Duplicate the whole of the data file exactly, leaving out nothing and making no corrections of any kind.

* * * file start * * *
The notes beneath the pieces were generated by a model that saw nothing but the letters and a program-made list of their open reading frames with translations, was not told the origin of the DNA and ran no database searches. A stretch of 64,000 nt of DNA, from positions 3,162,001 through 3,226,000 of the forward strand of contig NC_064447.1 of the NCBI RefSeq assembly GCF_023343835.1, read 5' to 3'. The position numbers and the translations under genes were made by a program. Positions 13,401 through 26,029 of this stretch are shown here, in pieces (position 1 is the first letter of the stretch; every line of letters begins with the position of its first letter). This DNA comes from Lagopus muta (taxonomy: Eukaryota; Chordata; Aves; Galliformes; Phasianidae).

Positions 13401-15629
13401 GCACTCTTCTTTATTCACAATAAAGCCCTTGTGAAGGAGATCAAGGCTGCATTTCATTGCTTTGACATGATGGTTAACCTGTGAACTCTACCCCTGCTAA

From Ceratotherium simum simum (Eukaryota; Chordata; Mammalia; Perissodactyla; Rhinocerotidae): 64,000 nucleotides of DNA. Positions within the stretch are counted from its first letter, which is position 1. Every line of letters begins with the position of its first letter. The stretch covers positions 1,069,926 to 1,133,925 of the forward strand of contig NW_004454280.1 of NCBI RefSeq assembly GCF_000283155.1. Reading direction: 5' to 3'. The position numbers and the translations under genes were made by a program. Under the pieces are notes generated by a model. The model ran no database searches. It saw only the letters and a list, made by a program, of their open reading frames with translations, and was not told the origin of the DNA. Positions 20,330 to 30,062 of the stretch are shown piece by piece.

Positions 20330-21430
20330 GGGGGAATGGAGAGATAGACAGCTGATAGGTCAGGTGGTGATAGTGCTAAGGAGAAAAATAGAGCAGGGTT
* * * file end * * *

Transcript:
The notes beneath the pieces were generated by a model that saw nothing but the letters and a program-made list of their open reading frames with translations, was not told the origin of the DNA and ran no database searches. A stretch of 64,000 nt of DNA, from positions 3,162,001 through 3,226,000 of the forward strand of contig NC_064447.1 of the NCBI RefSeq assembly GCF_023343835.1, read 5' to 3'. The position numbers and the translations under genes were made by a program. Positions 13,401 through 26,029 of this stretch are shown here, in pieces (position 1 is the first letter of the stretch; every line of letters begins with the position of its first letter). This DNA comes from Lagopus muta (taxonomy: Eukaryota; Chordata; Aves; Galliformes; Phasianidae).

Positions 13401-15629
13401 GCACTCTTCTTTATTCACAATAAAGCCCTTGTGAAGGAGATCAAGGCTGCATTTCATTGCTTTGACATGATGGTTAACCTGTGAACTCTACCCCTGCTAA

From Ceratotherium simum simum (Eukaryota; Chordata; Mammalia; Perissodactyla; Rhinocerotidae): 64,000 nucleotides of DNA. Positions within the stretch are counted from its first letter, which is position 1. Every line of letters begins with the position of its first letter. The stretch covers positions 1,069,926 to 1,133,925 of the forward strand of contig NW_004454280.1 of NCBI RefSeq assembly GCF_000283155.1. Reading direction: 5' to 3'. The position numbers and the translations under genes were made by a program. Under the pieces are notes generated by a model. The model ran no database searches. It saw only the letters and a list, made by a program, of their open reading frames with translations, and was not told the origin of the DNA. Positions 20,330 to 30,062 of the stretch are shown piece by piece.

Positions 20330-21430
20330 GGGGGAATGGAGAGATAGACAGCTGATAGGTCAGGTGGTGATAGTGCTAAGGAGAAAAATAGAGCAGGGTT